American Literature in the World Conference 2015

March 26, 2015

By Nancy Kuhl

American Literature in the World Graduate Conference.  Yale University.   April 10, 2015

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The conference hopes to broaden the scope of American literature, opening it to more complex geographies, and to a variety of genres and media.  The impetus comes partly from a survey of what is currently in the field: it is impossible to read the work of Junot Diaz and Edwidge Danticat, Robert Hass and Jorie Graham, Dave Eggers and Jhumpa Lahiri without seeing that, for all these authors, the reference frame is no longer simply the United States, but a larger, looser, more contextually varied set of coordinates, populated by laboring bodies, migrating faiths, generational sagas, memories of war, as well as the accents of unforgotten tongues, the taste and smell of beloved foods and spices.

The twenty-first century is a good century to think about American literature in the world. But other centuries are equally fertile ground, as the writings of Anne Bradstreet, Margaret Fuller, Herman Melville, Edith Wharton, Mark Twain, Richard Wright, Gertrude Stein, Ezra Pound, Langston Hughes, and Elizabeth Bishop make abundantly clear. To study these and countless other authors is to see that the United States and the world are neither separate nor antithetical, but part of the same analytic fabric. Our conference explores these extended networks through many channels: from the cultural archives circulating across the Atlantic, the Pacific, and the Caribbean, to the dynamic interactions between indigenous populations and those from other continents; from the institutions of print, to the tangled ecologies of literature, art, theater, music, and film, to the digital globalism of the present moment.

The conference is generously supported by the Beinecke Library, the Graduate School of Arts and Sciences, The English Department, the American Studies Program, the Ethnicity, Race, and Migration Program, the Comparative Literature Department, the Department of Spanish and Portuguese, the Italian Department, the Department of East Asian Languages and Literatures, and the Film Studies Program at Yale University. We offer a $300 travel stipend to those coming from outside the tri-state area. Conference attendees are also invited to four related events: a reading with Ruth Ozeki; a research workshop with Melissa Barton, Curator at the Beinecke Library; a publication workshop with Gordon Hutner, editor of American Literary History; and a “Scholars as Writers” workshop with Jill Lepore, Kemper Professor of History, Harvard University, and staff writer for the New Yorker.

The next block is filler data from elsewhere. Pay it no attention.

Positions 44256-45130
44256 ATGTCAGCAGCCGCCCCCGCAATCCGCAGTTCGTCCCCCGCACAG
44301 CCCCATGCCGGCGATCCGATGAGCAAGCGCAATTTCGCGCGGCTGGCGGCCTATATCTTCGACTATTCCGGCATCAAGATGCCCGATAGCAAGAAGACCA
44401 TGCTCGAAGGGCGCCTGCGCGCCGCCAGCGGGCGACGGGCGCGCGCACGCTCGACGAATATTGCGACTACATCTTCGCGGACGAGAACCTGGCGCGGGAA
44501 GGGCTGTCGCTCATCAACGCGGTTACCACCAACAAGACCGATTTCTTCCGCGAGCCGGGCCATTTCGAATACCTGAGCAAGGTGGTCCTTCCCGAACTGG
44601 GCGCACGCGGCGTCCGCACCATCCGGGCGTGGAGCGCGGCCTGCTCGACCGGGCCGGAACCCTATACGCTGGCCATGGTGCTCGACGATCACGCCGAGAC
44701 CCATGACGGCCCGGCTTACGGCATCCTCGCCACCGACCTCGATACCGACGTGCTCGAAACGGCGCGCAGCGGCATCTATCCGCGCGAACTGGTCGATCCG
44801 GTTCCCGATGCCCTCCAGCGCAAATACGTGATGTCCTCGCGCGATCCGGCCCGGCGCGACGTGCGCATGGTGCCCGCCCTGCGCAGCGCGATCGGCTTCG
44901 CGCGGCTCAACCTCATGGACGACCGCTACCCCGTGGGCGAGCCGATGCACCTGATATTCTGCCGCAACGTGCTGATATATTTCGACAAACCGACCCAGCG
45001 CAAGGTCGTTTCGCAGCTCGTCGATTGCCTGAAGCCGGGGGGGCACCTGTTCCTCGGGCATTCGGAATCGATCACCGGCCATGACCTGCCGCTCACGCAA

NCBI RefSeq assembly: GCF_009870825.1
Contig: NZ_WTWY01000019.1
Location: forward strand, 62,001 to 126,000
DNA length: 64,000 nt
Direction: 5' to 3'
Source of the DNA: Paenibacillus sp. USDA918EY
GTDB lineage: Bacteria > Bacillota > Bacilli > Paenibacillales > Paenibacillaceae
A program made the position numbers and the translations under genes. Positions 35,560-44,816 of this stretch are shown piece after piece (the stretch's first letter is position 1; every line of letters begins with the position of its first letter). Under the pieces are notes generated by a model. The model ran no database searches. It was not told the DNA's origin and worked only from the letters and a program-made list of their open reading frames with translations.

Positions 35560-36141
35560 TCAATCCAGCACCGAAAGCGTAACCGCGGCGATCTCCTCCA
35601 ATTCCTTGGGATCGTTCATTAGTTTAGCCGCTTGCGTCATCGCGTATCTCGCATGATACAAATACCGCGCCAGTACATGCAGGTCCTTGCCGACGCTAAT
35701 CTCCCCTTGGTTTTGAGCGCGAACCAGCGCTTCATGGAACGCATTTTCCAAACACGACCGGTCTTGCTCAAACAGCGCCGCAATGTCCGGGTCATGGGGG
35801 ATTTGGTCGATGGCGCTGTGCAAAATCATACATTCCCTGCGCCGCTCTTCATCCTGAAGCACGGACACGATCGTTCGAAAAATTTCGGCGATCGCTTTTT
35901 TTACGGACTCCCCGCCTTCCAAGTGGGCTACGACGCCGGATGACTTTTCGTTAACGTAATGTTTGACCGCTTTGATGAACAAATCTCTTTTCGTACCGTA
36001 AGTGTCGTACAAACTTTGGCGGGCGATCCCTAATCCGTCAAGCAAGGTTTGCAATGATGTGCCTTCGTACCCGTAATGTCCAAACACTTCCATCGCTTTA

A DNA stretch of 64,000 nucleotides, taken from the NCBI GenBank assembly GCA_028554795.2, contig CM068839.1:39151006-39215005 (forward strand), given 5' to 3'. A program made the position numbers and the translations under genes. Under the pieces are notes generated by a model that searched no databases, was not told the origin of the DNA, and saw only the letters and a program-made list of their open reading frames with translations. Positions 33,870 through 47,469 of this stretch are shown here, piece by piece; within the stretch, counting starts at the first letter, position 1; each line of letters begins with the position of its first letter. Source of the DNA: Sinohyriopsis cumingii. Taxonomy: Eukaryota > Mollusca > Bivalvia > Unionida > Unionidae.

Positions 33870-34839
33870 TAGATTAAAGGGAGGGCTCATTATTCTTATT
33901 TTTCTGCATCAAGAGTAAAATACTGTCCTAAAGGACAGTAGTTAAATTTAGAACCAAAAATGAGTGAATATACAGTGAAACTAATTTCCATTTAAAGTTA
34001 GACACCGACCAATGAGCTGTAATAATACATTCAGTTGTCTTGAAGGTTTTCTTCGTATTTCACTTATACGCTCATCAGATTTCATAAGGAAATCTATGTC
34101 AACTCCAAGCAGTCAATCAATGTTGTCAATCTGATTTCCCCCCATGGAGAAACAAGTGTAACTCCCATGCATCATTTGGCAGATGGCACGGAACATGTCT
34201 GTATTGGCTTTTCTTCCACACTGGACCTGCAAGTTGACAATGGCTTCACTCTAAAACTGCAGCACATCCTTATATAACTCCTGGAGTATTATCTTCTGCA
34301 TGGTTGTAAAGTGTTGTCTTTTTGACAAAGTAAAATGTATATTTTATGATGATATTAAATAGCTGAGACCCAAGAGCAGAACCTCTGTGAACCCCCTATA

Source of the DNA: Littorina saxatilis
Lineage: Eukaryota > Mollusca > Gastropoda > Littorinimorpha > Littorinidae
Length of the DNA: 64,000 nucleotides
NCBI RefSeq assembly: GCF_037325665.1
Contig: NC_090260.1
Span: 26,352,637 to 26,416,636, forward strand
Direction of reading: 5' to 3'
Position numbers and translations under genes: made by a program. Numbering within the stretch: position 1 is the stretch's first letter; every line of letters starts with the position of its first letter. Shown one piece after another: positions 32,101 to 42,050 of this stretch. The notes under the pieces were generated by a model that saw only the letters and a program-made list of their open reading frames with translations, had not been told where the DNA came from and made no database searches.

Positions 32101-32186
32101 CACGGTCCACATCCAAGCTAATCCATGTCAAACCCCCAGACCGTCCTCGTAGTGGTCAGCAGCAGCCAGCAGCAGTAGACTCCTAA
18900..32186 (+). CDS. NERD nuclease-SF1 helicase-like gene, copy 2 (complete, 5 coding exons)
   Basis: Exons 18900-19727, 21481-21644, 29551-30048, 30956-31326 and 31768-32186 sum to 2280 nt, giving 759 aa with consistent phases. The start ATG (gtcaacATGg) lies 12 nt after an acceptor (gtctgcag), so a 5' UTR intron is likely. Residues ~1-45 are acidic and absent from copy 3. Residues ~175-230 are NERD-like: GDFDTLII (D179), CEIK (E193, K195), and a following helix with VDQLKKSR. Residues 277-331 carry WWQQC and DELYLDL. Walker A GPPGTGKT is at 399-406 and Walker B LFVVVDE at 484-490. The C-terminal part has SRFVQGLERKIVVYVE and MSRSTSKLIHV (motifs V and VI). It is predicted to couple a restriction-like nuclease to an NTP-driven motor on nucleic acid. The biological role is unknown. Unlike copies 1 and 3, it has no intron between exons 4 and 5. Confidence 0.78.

American Literature in the World Conference Schedule 2015

9:30-10:45.  MACRO AND MICRO

Adeline Tran (UC Berkeley),  ”Transatlantic Aestheticism: Raymond Chandler’s Nostalgia for Fin de Siècle Europe”

Stephen Marsh  (Oxford),  ”Pynchon, Anarchy, and the Shadow of War in the American Century”

Dan Sinykin (Cornell),  ”On the Poetics of Microfinance: Jhumpa Lahiri’s ‘Sexy’ and  ’Gramin’ Bank”

Respondent:  Merve Emre


Hudson Vincent (Harvard),  ”Reading John Davenport: Utopia and Scripture in Colonial America”

Philip Kadish  (CUNY),  ”Stowe, the Mandingo, and Islam:  The Liberian-American Confrontation with Mandingo Power, Transatlantic Scientific Mandingo-Saxonism, and Harriet Beecher Stowe’s Transformed Ideal of African American Heroism from Uncle Tom’s Cabin toDred”

Derek Lee (Pennsylvania State U),  ”Hacking High Modernism: Ruth Ozeki’s A Tale for the Time Being and Rise of the Post-Quantum Novel”

Respondent:  Phoenix Alexander


Gordon Hutner, editor, American Literary History


Suzanne Enzerink (Brown),  “ ‘Praisesong’ for the Americans: Presenting African American Literature at FESTAC ’77”

Jesse McCarthy (Princeton), “Strangers in the Village: James Baldwin and Vincent O. Carter”

Ellen Song (Duke), “The Problem of Imagining a New World Order: On Such a Full Sea”

Respondent:  Courtney Sato


Pippa Eldridge (U of London, Birbeck),  ”The Deterritorialisation of Suburban Space in the immigrant narratives of Philip Roth, Junot Diaz and Karen Tei Yamashita”

Manuel Herrero-Puertas (U of Wisconsin-Madison),  ”Disability Travels”

Maile Speakman (Tulane),  ”Gender in the City: Reading Judith Butler in Havana”

Respondent:  Jason Bell


Jill Lepore, Kemper Professor of History at Harvard and staff writer for the New Yorker

5:30-6:30   RECEPTION

Image: Photograph of Langston Hughes with Ralph Ellison and James Baldwin